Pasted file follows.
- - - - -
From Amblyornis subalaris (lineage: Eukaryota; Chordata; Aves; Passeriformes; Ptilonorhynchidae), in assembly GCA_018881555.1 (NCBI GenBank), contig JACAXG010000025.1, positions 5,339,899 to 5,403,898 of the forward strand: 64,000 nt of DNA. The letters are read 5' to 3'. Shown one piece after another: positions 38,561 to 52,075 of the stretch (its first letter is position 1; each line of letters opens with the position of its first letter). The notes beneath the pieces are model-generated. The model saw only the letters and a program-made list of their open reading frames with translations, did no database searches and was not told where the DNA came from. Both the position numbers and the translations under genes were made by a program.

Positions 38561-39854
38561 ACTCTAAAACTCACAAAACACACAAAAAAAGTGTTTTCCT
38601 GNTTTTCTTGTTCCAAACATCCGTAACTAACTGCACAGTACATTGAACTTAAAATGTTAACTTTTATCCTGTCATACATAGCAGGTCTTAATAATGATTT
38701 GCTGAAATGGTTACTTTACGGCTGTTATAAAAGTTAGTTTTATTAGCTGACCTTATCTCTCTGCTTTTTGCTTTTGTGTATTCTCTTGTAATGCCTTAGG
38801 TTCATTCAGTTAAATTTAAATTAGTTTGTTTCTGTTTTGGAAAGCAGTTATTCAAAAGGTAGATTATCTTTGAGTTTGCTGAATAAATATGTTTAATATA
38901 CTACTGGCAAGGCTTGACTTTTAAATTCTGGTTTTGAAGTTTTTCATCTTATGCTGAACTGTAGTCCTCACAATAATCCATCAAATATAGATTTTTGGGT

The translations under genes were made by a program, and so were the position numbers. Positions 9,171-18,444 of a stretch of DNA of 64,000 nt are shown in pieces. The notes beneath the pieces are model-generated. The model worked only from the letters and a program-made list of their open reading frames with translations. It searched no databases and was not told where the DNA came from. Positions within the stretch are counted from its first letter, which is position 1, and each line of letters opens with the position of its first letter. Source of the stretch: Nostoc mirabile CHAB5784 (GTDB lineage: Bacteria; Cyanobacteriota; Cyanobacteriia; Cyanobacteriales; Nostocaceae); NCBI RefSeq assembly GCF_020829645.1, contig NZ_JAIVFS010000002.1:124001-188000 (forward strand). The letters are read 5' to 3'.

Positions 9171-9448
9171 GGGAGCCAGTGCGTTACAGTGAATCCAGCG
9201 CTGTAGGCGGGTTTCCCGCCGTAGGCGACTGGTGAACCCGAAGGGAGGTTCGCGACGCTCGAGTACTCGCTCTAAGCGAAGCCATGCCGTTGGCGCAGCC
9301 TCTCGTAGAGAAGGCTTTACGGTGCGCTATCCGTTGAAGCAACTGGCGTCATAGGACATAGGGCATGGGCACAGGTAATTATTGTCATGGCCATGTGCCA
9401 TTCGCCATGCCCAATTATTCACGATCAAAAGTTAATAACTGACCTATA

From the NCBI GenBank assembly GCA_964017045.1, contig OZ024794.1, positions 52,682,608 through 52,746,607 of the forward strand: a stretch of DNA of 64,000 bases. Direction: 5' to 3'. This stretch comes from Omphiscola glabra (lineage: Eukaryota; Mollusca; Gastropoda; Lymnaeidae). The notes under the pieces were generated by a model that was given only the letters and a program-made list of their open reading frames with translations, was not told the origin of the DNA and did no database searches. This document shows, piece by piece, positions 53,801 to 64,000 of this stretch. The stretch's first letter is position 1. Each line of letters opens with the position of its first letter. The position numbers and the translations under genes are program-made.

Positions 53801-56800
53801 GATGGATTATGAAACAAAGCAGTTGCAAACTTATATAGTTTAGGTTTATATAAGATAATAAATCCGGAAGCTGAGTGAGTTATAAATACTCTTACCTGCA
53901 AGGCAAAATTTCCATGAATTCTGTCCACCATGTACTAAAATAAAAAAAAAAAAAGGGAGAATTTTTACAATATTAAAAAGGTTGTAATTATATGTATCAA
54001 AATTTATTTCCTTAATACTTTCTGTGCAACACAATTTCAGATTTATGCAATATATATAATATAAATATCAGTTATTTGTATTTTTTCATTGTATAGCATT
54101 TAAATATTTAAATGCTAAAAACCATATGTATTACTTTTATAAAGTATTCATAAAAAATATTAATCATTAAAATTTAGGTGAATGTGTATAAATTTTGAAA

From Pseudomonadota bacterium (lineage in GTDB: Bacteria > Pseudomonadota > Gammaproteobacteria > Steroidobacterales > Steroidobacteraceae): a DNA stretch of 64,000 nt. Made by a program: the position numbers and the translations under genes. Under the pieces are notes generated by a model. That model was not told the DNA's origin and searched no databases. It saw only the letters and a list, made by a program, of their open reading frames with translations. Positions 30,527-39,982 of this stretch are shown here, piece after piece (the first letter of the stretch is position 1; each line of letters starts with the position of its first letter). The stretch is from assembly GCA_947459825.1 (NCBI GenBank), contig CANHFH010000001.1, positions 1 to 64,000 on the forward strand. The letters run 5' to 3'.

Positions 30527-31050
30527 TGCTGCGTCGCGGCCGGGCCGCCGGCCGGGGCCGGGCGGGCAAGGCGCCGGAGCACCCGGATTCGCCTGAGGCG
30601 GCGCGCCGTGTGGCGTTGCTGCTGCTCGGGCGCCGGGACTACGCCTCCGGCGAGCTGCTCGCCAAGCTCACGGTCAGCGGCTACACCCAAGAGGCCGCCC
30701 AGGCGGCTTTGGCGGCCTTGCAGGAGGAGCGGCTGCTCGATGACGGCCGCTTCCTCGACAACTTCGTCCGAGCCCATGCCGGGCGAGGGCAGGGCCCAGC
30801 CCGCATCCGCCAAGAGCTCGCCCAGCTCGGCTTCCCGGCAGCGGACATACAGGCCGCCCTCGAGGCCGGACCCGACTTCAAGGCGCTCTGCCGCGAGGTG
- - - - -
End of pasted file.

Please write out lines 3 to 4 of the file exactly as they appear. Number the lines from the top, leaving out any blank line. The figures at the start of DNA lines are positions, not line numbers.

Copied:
38561 ACTCTAAAACTCACAAAACACACAAAAAAAGTGTTTTCCT
38601 GNTTTTCTTGTTCCAAACATCCGTAACTAACTGCACAGTACATTGAACTTAAAATGTTAACTTTTATCCTGTCATACATAGCAGGTCTTAATAATGATTT